Promise.race()

The Promise.race() method returns a promise that fulfills or rejects as soon as one of the promises in an iterable fulfills or rejects, with the value or reason from that promise.

Try it

Syntax

Promise.race(iterable)

Parameters

iterable

An iterable object, such as an Array. See iterable.

Return value

A pending Promise that asynchronously yields the value of the first promise in the given iterable to fulfill or reject.

Description

The race function returns a Promise that is settled the same way (and takes the same value) as the first promise that settles amongst the promises of the iterable passed as an argument.

If the iterable passed is empty, the promise returned will be forever pending.

If the iterable contains one or more non-promise value and/or an already settled promise, then Promise.race will settle to the first of these values found in the iterable.

Examples

Asynchronicity of Promise.race

This following example demonstrates the asynchronicity of Promise.race:

// we are passing as argument an array of promises that are already resolved,
// to trigger Promise.race as soon as possible
const resolvedPromisesArray = [Promise.resolve(33), Promise.resolve(44)];

const p = Promise.race(resolvedPromisesArray);
// immediately logging the value of p
console.log(p);

// using setTimeout we can execute code after the stack is empty
setTimeout(() => {
  console.log("the stack is now empty");
  console.log(p);
});

// logs, in order:
// Promise { <state>: "pending" }
// the stack is now empty
// Promise { <state>: "fulfilled", <value>: 33 }

An empty iterable causes the returned promise to be forever pending:

const foreverPendingPromise = Promise.race([]);
console.log(foreverPendingPromise);
setTimeout(() => {
  console.log("the stack is now empty");
  console.log(foreverPendingPromise);
});

// logs, in order:
// Promise { <state>: "pending" }
// the stack is now empty
// Promise { <state>: "pending" }

If the iterable contains one or more non-promise value and/or an already settled promise, then Promise.race will settle to the first of these values found in the array:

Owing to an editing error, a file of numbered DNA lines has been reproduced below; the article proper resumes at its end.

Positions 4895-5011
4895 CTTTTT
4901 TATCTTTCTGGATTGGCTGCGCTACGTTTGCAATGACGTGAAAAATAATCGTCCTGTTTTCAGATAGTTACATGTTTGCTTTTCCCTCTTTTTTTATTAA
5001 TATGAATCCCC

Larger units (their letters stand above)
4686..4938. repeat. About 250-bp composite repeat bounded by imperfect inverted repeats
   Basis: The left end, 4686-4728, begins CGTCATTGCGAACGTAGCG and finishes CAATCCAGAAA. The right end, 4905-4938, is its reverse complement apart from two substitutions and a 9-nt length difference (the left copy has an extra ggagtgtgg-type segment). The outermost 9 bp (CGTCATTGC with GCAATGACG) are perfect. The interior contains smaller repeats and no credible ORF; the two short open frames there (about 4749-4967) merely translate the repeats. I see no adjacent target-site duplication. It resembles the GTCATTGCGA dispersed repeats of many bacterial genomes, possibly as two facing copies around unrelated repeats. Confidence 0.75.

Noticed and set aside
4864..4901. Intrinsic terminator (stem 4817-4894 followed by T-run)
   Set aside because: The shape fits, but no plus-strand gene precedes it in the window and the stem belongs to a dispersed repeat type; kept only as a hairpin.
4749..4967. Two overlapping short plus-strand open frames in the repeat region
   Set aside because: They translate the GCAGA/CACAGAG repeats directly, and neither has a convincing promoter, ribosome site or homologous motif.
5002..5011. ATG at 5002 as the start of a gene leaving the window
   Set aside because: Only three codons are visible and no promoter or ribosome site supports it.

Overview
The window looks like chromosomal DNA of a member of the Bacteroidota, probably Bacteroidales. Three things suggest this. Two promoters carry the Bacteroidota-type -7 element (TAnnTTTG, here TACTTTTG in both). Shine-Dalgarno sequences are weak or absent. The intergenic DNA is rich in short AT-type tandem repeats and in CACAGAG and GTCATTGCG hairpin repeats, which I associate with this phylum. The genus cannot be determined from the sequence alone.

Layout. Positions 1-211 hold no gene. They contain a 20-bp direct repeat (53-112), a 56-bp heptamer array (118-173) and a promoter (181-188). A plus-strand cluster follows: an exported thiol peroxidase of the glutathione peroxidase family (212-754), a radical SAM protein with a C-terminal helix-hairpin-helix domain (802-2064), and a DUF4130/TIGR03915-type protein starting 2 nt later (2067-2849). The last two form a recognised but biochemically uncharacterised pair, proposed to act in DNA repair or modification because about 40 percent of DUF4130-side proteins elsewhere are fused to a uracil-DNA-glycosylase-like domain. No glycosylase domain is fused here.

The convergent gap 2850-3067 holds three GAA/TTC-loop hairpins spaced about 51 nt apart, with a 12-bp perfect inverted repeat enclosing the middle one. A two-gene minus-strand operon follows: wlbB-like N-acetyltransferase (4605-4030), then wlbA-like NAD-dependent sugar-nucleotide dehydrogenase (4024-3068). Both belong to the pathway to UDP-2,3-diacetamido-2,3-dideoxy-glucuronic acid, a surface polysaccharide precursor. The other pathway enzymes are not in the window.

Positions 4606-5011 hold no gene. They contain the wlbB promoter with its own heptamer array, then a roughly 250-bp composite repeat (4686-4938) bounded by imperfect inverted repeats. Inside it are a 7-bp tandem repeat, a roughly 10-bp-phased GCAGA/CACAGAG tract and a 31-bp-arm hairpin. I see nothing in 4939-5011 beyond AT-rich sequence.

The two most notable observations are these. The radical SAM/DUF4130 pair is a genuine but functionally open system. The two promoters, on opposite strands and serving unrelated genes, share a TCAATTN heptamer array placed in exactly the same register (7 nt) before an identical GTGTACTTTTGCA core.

const foreverPendingPromise = Promise.race([]);
const alreadyFulfilledProm = Promise.resolve(100);

const arr = [foreverPendingPromise, alreadyFulfilledProm, "non-Promise value"];
const arr2 = [foreverPendingPromise, "non-Promise value", Promise.resolve(100)];
const p = Promise.race(arr);
const p2 = Promise.race(arr2);

console.log(p);
console.log(p2);
setTimeout(() => {
  console.log("the stack is now empty");
  console.log(p);
  console.log(p2);
});

// logs, in order:
// Promise { <state>: "pending" }
// Promise { <state>: "pending" }
// the stack is now empty
// Promise { <state>: "fulfilled", <value>: 100 }
// Promise { <state>: "fulfilled", <value>: "non-Promise value" }

Using Promise.race – examples with setTimeout

const p1 = new Promise((resolve, reject) => {
  setTimeout(() => resolve("one"), 500);
});
const p2 = new Promise((resolve, reject) => {
  setTimeout(() => resolve("two"), 100);
});

Promise.race([p1, p2]).then((value) => {
  console.log(value); // "two"
  // Both fulfill, but p2 is faster
});

const p3 = new Promise((resolve, reject) => {
  setTimeout(() => resolve("three"), 100);
});
const p4 = new Promise((resolve, reject) => {
  setTimeout(() => reject(new Error("four")), 500);
});

Promise.race([p3, p4]).then(
  (value) => {
    console.log(value); // "three"
    // p3 is faster, so it fulfills
  },
  (error) => {
    // Not called
  },
);

const p5 = new Promise((resolve, reject) => {
  setTimeout(() => resolve("five"), 500);
});
const p6 = new Promise((resolve, reject) => {
  setTimeout(() => reject(new Error("six")), 100);
});

Promise.race([p5, p6]).then(
  (value) => {
    // Not called
  },
  (error) => {
    console.error(error.message); // "six"
    // p6 is faster, so it rejects
  },
);

Comparison with Promise.any

Promise.race takes the first settled Promise.

const promise1 = new Promise((resolve, reject) => {
  setTimeout(resolve, 500, "one");
});

const promise2 = new Promise((resolve, reject) => {
  setTimeout(reject, 100, "two");
});

Promise.race([promise1, promise2])
  .then((value) => {
    console.log("succeeded with value:", value);
  })
  .catch((reason) => {
    // Only promise1 is fulfilled, but promise2 is faster
    console.error("failed with reason:", reason);
  });
// expected output: "failed with reason: two"

Promise.any takes the first fulfilled Promise.

const promise1 = new Promise((resolve, reject) => {
  setTimeout(resolve, 500, "one");
});

const promise2 = new Promise((resolve, reject) => {
  setTimeout(reject, 100, "two");
});

Promise.any([promise1, promise2])
  .then((value) => {
    // Only promise1 is fulfilled, even though promise2 settled sooner
    console.log("succeeded with value:", value);
  })
  .catch((reason) => {
    console.error("failed with reason:", reason);
  });
// expected output: "succeeded with value: one"

Specifications

Specification
ECMAScript Language Specification
# sec-promise.race

Browser compatibility

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See also